Last Updated on
May 11, 2024

Flutter vs Xamarin - which is best for app development?

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Key takeaways:

Though they’re both used to build mobile apps - Flutter and Xamarin are very different technologies. 

Choosing between them for your project requires deep knowledge of their key strengths and drawbacks, as well as your own specific requirements. 

Here at MobiLoud, we’ve built thousands of iOS and Android apps for businesses ranging from side project startups to multibillion dollar household names. We’ve had to stay at the cutting edge of mobile tech, and have formed some strong opinions over the years. 

In this article we’re going to teach you what you need to know about Flutter and Xamarin. We’ll introduce both, break down their pros and cons, and guide you through your decision. 

First off, let’s cut through the technical jargon and explain the fundamentals. 

Understanding Xamarin and Flutter

Before we get into the differences - let's first look at what the two have in common. 

Xamarin and Flutter share these important characteristics:

  • Cross-platform frameworks - both allow you to develop apps for multiple platforms from one codebase 
  • High performance - both compile (in different ways which we’ll cover) into native code, giving a high level of performance 
  • Big tech backed - Flutter = Google, Xamarin = Microsoft
  • Open source - both are open source, allowing for rich communities and customization options to form 
  • UX focused - both (again in different ways) frameworks share a strong emphasis on rich UIs 

So they’re both tested and established cross-platform app development frameworks. Both are backed by the biggest names in tech, and offer high performance.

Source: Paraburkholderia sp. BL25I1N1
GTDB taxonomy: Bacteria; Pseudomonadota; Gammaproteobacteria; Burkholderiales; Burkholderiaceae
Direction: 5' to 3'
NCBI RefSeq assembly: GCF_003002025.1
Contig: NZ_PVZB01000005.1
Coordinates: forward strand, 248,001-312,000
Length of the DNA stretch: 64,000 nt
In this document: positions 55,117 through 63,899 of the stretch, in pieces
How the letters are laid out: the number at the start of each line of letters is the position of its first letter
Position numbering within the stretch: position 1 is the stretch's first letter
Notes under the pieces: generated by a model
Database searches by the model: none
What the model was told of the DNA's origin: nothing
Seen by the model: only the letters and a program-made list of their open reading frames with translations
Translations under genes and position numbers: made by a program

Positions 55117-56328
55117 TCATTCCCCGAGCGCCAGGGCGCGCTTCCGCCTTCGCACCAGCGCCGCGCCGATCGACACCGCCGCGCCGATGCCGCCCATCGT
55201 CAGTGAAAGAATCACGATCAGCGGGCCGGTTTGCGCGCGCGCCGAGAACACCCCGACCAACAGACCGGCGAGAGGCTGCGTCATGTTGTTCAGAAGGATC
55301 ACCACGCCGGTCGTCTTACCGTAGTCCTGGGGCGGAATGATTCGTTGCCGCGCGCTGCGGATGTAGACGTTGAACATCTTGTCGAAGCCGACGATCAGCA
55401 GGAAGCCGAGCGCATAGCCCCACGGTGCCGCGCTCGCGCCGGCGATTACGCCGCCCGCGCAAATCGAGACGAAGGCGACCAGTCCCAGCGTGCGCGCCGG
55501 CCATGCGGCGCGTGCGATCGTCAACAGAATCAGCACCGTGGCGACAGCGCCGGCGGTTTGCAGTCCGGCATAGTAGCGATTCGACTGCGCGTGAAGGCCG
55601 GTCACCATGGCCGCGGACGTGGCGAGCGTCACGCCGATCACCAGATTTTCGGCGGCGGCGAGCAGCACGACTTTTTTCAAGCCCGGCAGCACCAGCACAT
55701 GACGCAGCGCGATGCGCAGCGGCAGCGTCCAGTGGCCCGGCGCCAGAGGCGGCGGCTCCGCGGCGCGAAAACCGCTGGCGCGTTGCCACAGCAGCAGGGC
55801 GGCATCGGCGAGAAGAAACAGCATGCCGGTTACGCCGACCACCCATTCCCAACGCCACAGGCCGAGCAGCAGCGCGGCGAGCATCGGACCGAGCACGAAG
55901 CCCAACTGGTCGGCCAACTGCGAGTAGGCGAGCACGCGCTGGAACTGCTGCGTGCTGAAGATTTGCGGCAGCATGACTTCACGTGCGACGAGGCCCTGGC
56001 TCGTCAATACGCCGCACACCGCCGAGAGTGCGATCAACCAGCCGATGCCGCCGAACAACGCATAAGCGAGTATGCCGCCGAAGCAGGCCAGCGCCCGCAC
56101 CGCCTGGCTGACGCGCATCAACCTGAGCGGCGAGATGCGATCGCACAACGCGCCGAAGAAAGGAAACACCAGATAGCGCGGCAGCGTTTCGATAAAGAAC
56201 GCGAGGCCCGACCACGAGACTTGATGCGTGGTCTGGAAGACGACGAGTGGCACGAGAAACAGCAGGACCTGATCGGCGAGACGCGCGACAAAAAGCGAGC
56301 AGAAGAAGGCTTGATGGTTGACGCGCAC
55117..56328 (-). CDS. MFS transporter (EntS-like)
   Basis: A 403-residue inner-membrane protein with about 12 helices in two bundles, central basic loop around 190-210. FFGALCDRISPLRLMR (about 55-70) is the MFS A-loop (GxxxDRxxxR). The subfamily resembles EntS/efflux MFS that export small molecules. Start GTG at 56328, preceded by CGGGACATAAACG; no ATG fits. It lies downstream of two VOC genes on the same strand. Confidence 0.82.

Now let’s look at them in more detail, before teasing out the key differences. 

What Is Xamarin?

Xamarin was launched in 2011 and later acquired by Microsoft in 2016. 

It’s an open-source framework for developing Android and iOS applications using .NET and C#, allowing you to reuse code across platforms - making development more efficient and consistent.

Xamarin offers two main products: 

  • Xamarin.Forms for UI development across platforms with a single codebase
  • Xamarin.iOS and Xamarin.Android  - collectively referred to as Xamarin.native, for designing platform-specific UIs that require more control and flexibility

Developers choose between Xamarin.forms and Xamarin.native - which are both frameworks -  for their projects.

The two share a lot of similarities, but Xamarin.forms is more targeted toward rapid cross-platform development and code sharing through sharing a C# codebase across iOS, Android and Windows phone. 

It provides developers with extensive libraries of controls (like buttons and sliders), that are mapped to the native controls on each platform. It also compiles to native code, allowing for high-end performance. 

Xamarin.native goes one step further - providing more direct bridges to the native APIs on iOS and Android. This means developers can get a more granular level of control and interface with the phone OS in a deeper manner. 

Generally, Forms is the default option. You can opt for Native if you want a highly custom UI and need to make extensive use of platform specific features that aren’t fully supported by Forms. 

Both have:

  • Rich Development Environment: Xamarin uses Visual Studio, offering a comprehensive IDE with powerful debugging, publishing, and source control features
  • Native Performance: Xamarin provides direct access to platform-specific APIs, enabling apps to perform as well as native apps
  • Strong Community and Corporate Support: Being part of the Microsoft ecosystem, Xamarin benefits from excellent documentation, developer forums, and support options

Now let’s take a look at Flutter.

What Is Flutter?

Flutter was introduced by Google in 2017 as an open source software development kit for building iOS and Android apps from a single Dart codebase. 

Flutter’s core features are:

  • Widget-Based Architecture: Flutter’s is centered around widgets, which can be combined and customized to build complex UIs
  • High Performance: Flutter applications compile to native code, which helps in achieving performance very close to natively developed apps on iOS and Android
  • Ecosystem: With support from Google and a growing community, Flutter has a vast selection of widgets and tools

The most fundamental thing to understand about Flutter is that everything is a widget. Widgets are reusable pieces of Dart code that can be thought of as the building blocks of a Flutter app UI.